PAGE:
The Drostdy building is renowned for its rich and long history. However, few are familiar with its history as a museum, which is just as fascinating, albeit a little intricate. During the last 80 years, the Drostdy Museum has grown from a single building to a sprawling complex, with each section featuring a different aspect of Swellendam’s history.
The Drostdy Museum opened on the 20th of October 1943, on the bicentenary of the first “Heemraad of the Lower Breede River District”. The whole festivity ran from the 20th to the 24th of October 1943, starting off on Wednesday with the opening of the Drostdy Museum.
On a clear beautiful day, on the immaculate lawn of the Drostdy, the inauguration took place with music, dancers, and even an honour guard by school cadets.
The following day was the unveiling of the 1838 Monument, on the third there was the Lourens Trek with its wagon and oxen, as well as reenactments of the Rebellion of 1795, and a birthday party for the Swellengrebels at the Drostdy.
However, the Drostdy Museum’s story started as early as 1926 when Dr. Lance Lindenbergh Tomlinson led repeated efforts to preserve the Drostdy. It was the last Drostdy of the Dutch East India Company still in existence in South Africa. Dr. Tomlinson’s efforts finally paid off as the Drostdy was declared a National Monument in 1938. It was bought by the Union Government from the Steyn’s in that same year for the sum of £2000. Restorations on the building began in 1940, resulting in its current appearance mirroring that of 1844, with a slight modification in the gables – now featuring dormer gables in the front, while retaining its original gable-ends at the rear.
In 1941, the process of collecting objects for the Drostdy began. At the time of its opening, it housed 938 archive items, panels, and paintings. Dr. Tomlinson personally wrote endless letters to possible donors for specific artifacts. Today, the Museum boasts a collection of historical objects, including domestic utensils, farm implements and vehicles, tools and weapons, old costumes, and pictorial material relating to the area, among others.
The Museum continued to grow, and in 1947, the Old Gaol was purchased for £2500 by the Union Government and declared a Monument in 1951. During 1966-1967, it was extensively restored, and Sipiershuis, also known as the Gaoler’s Cottage, was bought from the Municipality at the same time.
The next development was the establishment of the Ambagswerf (Trades Yard). It was sparked as an idea by the then Director of the Department of Nature Conservation, Dr. Hey, after visiting an open-air museum in Europe. This segment of the Museum Complex is dedicated to the town’s artisans of the 18th and 19th centuries and showcases their trades exhibit through the display of their tools and equipment in each of the buildings. This also encompasses the wheat industry that played a major role in the Overberg’s heritage.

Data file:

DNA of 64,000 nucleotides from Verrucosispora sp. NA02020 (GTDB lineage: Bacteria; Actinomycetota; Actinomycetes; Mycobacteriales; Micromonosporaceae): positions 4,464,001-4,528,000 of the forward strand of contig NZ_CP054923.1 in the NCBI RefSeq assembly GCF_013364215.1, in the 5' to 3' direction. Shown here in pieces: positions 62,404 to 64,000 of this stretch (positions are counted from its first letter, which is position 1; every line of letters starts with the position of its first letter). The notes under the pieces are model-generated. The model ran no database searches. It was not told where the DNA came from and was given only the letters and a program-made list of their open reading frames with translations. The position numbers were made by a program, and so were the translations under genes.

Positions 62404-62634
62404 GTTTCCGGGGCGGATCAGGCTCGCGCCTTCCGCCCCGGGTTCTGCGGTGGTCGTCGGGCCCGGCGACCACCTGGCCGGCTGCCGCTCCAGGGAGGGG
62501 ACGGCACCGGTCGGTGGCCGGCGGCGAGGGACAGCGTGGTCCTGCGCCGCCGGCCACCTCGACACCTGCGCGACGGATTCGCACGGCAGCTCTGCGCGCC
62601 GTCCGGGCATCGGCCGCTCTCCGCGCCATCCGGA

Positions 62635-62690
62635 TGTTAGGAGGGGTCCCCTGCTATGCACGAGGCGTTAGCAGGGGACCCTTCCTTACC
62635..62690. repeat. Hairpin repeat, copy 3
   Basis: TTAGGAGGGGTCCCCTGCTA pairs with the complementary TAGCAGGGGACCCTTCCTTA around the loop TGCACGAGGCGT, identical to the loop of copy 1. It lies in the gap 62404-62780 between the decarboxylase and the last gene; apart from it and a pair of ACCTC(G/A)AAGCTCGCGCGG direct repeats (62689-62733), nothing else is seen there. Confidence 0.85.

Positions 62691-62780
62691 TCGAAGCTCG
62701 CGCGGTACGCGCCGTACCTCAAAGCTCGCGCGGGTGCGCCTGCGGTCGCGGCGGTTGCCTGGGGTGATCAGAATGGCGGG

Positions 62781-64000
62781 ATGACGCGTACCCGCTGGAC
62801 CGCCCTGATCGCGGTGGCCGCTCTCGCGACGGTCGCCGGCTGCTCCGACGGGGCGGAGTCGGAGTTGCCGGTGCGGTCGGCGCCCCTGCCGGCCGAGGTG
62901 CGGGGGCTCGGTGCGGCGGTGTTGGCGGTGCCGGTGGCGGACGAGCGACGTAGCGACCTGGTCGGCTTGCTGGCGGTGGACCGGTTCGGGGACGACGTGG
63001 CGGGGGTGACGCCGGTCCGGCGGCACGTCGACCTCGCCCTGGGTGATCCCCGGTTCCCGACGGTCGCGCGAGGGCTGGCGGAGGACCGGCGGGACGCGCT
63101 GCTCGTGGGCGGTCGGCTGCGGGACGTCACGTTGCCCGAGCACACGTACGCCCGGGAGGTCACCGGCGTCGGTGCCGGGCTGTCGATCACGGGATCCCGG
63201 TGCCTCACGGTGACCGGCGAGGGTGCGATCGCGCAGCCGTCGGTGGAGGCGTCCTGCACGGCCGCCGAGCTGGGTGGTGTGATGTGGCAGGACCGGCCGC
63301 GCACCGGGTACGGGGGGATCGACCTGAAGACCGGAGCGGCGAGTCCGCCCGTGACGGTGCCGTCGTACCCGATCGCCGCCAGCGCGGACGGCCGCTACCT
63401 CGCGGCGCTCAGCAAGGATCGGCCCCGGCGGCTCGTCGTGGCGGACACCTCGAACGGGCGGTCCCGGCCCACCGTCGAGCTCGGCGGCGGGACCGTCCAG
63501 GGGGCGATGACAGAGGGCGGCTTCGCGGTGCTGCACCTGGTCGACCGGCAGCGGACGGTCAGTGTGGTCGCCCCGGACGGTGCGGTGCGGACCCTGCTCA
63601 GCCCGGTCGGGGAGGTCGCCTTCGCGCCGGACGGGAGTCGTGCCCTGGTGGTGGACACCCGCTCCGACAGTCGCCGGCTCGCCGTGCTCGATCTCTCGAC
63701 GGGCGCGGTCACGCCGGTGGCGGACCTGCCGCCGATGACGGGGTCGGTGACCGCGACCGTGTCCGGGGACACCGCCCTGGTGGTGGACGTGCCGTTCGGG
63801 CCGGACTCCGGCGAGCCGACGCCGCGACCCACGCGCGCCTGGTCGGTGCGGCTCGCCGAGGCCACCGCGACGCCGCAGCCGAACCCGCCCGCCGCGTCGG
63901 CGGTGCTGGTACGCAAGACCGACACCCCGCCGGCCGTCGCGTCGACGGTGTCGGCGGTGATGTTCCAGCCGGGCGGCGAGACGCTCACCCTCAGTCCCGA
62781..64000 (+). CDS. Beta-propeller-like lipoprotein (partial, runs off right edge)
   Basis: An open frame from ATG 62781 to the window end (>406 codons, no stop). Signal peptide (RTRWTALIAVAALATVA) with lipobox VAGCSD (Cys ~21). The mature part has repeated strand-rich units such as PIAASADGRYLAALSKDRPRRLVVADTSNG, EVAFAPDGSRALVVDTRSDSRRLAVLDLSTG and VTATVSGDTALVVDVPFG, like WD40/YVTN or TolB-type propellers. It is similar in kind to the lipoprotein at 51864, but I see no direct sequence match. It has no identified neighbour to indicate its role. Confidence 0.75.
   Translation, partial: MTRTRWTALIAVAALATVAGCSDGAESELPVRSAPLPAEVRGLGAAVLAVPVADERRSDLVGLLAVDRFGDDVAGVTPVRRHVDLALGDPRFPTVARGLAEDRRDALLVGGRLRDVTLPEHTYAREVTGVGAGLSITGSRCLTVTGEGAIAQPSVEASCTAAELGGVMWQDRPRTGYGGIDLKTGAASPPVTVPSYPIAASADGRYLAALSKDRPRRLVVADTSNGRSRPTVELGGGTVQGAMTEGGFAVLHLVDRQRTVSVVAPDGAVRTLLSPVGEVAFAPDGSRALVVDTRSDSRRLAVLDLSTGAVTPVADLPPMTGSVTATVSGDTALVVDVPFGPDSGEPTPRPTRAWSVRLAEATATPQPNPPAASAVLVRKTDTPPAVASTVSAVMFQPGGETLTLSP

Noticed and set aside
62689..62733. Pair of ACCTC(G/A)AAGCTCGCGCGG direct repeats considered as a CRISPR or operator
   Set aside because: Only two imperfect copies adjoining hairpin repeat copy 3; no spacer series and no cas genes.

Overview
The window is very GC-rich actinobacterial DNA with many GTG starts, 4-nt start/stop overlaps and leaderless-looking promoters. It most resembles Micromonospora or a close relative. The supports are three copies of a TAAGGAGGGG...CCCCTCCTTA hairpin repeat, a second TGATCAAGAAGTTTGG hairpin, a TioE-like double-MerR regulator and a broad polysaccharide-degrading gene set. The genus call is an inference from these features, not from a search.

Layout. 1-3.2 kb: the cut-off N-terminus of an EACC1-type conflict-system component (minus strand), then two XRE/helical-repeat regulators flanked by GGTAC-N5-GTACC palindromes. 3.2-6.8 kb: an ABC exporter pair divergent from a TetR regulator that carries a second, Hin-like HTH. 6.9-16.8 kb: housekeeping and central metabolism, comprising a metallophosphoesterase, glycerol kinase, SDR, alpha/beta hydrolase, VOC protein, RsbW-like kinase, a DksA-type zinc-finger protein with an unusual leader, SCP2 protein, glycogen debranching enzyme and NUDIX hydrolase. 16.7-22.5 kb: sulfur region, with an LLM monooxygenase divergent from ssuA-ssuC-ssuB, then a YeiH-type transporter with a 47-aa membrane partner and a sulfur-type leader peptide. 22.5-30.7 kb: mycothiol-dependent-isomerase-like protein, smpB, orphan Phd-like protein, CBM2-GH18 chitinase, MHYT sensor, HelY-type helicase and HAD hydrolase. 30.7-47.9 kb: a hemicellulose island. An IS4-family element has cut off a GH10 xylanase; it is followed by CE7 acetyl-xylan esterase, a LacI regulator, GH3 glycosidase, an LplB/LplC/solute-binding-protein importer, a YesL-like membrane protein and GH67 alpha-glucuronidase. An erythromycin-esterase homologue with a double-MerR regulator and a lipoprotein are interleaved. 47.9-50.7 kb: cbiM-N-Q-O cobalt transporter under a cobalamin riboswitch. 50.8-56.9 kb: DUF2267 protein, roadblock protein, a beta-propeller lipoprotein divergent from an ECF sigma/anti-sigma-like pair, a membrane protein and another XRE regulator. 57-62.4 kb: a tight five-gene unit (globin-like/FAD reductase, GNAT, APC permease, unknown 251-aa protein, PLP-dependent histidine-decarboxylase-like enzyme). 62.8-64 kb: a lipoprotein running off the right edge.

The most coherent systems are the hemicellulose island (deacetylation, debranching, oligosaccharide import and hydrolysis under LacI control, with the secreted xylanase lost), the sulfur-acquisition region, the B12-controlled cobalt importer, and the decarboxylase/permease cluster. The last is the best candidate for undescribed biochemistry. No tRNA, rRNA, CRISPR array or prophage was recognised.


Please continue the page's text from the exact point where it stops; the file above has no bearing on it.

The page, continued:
In 1971, the empty plot across the Drostdy was purchased for R3000. It was intended for offices and an administration building, which was never built, though it now houses the Zanddrift House that was rebuilt on this plot in 1977.
The Museum’s growth persisted. Upon Ms. Nita Steyn passing in 1974, Mayville was bequeathed to the Museum, as well as the remainder of her estate, totaling R38 000. This was to be used exclusively to restore and maintain Mayville. Mayville was opened to the public in 1978, together with the now-famous heritage rose garden designed by Gwen Fagan. A heritage rose garden to be enjoyed by all was not only a wish but one of the terms in Ms. Steyn’s bequest.
The Drostdy Museum’s latest acquisition was its present Administration Building at 18 Swellengrebel Street in 1978. In 1980, when the Museum’s offices relocated, they coincidentally acquired their first vehicle – a long wheel-base “light delivery vehicle.” Since the 1980s, the Museum has experienced significant changes. The Drostdy Museum’s government funding has seen a sharp decline and is anticipated to continue in this trend.
One of the prominent repercussions of these budget cuts is the scarcity of trained museologists and staff. Presently, the Museum heavily relies on revenue generated from ticket sales and donations from both the local community and the broader public. Fortunately, due to the steadfast support from the public, the Museum still stands tall. Its lawns remain meticulously kept, roses continue to blossom, and the white facades of the buildings stand out against the lush backdrop of the mountain. The Museum’s resilience and determination to persevere are admirable, underscoring its status as one of our most cherished National Monuments and as Swellendam’s prominent tourist attraction.
Thanks to Anja Smith for the information and resources
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